New tour tells Halifax's history through Indigenous, black perspectives
'For once, we're telling our history, and not yours,' says Indigenous elder Billy Lewis
It's a sunny Saturday morning and a different kind of Halifax bus tour is about to set out for the first time, one that covers a side of Halifax's history not necessarily honoured with memorials or plaques.
The tour guides are Isaac Saney, a Dalhousie University professor who specializes in black Nova Scotian history, and Billy Lewis, an Indigenous elder.
"They're going to hear a history they're not going to hear anywhere else," said Lewis.
The tour tells the history of Halifax as it was lived by the city's Indigenous, black and working-class populations, and is put on by Our Rising, a local non-profit. Saturday's tour was a pilot project, but to meet demand another tour is planned for next month.
Slave trading in downtown Halifax
The first stop is Queen Street, across from Citadel Hill.
"Halifax, Nova Scotia, and Canada have a history of slavery, which people often don't know about and some people actually deny," said Saney. "So, going to the places where slaves were actually sold ... has a visceral impact on people. There is a deep reflection that takes place."
The next stop is in Dartmouth at what was once Turtle Grove, a small Mi'kmaq village located on the shore that was obliterated a century ago by the Halifax Explosion when two ships collided in the harbour.
"When that explosion occurred, the people in the Mi'kmaq community were standing on the shore," said Lewis. "They were wiped out in a moment's notice."
Lewis said many Indigenous people died in the disaster, but you wouldn't know that from the history books.
Next, the bus drives over the MacKay Bridge toward Africville, a community that was demolished in the 1960s so the bridge could be built.
Many of the residents in the community were descendents of former slaves from the United States, who were given their freedom in exchange for fighting for the British.
Over the years, the city of Halifax neglected Africville, refusing to bring in simple services like water and sewage.
A present-day reminder of the community's past is the replica church that houses the Africville Museum. The tour includes a visit there.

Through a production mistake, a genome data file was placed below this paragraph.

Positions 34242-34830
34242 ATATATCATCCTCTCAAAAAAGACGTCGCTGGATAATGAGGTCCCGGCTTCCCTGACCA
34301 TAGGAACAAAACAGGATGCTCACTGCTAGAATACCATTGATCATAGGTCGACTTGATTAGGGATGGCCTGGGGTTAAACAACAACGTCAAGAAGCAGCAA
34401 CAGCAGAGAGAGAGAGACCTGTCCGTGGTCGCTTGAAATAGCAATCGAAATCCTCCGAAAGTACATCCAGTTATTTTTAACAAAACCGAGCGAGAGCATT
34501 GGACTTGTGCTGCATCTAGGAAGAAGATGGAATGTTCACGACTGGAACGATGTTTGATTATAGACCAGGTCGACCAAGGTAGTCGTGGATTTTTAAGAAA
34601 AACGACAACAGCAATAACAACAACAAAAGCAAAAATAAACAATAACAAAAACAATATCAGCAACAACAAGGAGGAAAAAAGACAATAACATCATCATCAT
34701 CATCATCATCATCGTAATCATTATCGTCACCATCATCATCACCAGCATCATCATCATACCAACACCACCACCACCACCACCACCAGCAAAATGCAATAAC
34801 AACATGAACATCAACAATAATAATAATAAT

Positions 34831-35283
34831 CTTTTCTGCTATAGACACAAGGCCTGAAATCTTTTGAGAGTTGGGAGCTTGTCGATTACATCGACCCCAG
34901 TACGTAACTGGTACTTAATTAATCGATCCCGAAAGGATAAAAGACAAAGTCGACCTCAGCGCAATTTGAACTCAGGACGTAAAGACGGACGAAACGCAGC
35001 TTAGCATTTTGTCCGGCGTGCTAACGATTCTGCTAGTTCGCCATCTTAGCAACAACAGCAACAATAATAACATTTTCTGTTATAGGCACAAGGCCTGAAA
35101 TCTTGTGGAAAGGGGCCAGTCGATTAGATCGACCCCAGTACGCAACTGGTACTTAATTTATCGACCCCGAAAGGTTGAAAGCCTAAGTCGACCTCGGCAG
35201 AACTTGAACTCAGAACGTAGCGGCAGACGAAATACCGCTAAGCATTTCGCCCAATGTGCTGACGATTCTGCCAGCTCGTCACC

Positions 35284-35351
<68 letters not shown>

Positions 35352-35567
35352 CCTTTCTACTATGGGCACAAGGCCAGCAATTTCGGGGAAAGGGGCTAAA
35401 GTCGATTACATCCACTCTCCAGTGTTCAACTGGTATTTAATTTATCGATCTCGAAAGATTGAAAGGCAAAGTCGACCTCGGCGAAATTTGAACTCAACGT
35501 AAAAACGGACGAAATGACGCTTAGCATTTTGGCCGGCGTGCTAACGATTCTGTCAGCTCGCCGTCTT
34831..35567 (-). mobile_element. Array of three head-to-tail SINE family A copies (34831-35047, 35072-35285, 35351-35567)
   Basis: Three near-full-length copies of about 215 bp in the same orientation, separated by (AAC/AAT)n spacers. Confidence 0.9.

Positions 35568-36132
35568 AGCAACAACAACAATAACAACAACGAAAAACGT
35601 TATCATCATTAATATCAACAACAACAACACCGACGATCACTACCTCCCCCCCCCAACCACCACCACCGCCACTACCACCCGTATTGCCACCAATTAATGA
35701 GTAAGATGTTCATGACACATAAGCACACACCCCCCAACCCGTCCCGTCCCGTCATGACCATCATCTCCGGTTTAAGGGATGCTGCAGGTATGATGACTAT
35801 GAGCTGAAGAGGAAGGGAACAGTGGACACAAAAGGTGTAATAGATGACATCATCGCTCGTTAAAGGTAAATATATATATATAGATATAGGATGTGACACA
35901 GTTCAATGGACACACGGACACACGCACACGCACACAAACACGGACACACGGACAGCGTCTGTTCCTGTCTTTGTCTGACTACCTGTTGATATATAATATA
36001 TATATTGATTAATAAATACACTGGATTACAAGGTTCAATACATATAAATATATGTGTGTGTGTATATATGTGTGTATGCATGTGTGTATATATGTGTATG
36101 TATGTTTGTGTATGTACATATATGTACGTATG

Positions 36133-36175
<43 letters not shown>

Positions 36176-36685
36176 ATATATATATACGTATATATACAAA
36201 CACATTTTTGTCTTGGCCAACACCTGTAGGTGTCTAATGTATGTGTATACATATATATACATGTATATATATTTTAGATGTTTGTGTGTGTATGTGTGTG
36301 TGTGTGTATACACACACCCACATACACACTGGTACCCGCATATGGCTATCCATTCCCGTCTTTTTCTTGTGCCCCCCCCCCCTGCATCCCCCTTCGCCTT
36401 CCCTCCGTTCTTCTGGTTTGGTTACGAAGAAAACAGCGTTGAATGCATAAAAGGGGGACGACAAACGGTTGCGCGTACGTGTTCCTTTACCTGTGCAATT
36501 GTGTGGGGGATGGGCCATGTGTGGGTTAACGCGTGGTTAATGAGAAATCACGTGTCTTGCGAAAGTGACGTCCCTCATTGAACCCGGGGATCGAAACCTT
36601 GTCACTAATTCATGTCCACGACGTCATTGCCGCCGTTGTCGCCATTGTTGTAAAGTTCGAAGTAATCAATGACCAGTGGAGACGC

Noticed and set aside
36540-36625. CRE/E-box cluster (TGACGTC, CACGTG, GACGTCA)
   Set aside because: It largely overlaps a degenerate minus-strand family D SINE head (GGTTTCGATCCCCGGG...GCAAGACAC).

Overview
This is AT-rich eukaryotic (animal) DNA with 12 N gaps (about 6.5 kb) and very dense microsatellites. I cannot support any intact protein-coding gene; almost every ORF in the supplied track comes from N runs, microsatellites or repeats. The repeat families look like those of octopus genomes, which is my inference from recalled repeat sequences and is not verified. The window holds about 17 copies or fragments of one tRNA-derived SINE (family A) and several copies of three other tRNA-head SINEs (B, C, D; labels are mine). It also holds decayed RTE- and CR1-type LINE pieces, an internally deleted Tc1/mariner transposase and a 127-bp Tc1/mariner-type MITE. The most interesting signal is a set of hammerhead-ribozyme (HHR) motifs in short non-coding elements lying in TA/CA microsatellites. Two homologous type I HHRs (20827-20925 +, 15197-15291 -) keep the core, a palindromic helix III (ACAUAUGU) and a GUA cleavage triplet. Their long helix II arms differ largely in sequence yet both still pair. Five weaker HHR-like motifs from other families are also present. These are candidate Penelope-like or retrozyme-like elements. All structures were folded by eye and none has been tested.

Dalhousie student Chris Fernandes is one of the people on the tour.
"I think we often glorify tourism as this fun and exciting thing," he said. "To do a tour like this is not only just to see and look and take photos as tourists would, but to live it and understand it."
Dalhousie student Mary Macgowan said this isn't like any tour she's ever done.
"It gives you a more nuanced understanding of the actual history of the town, because otherwise you only know half of it," she said.
Halifax's changing north end
After a trip to the museum, the tour heads to the city's north end, a historically black, Indigenous and working-class neighbourhood that's rapidly changing, said Saney.
The tour goes past Uniacke Square, which is where Africville residents were relocated to after their community was demolished.
"Now condos are being built that are completely out of the price range of most of the members of the black Nova Scotian community and the Mi'kmaq who live here," said Saney.
'We're not rewriting history. We're telling our history.'
The last stop on the tour is Cornwallis Park, named after the city's founder, Edward Cornwallis. Near the centre of the park stands an empty platform that until earlier this year housed a statue in honour of Cornwallis.
Cornwallis put a bounty on the heads of Mi'kmaq people. Indigenous groups and others long protested, saying the statue should be taken down. Others argued the statue should remain, that removing it would erase history.
For Lewis, this spot encapsulates what his tour is trying to do. For him, removing the statue doesn't erase history — it's a way of reclaiming the history of others that has long been erased.
"We're not rewriting history," he said. "We're telling history. And for once, we're telling our history, and not yours."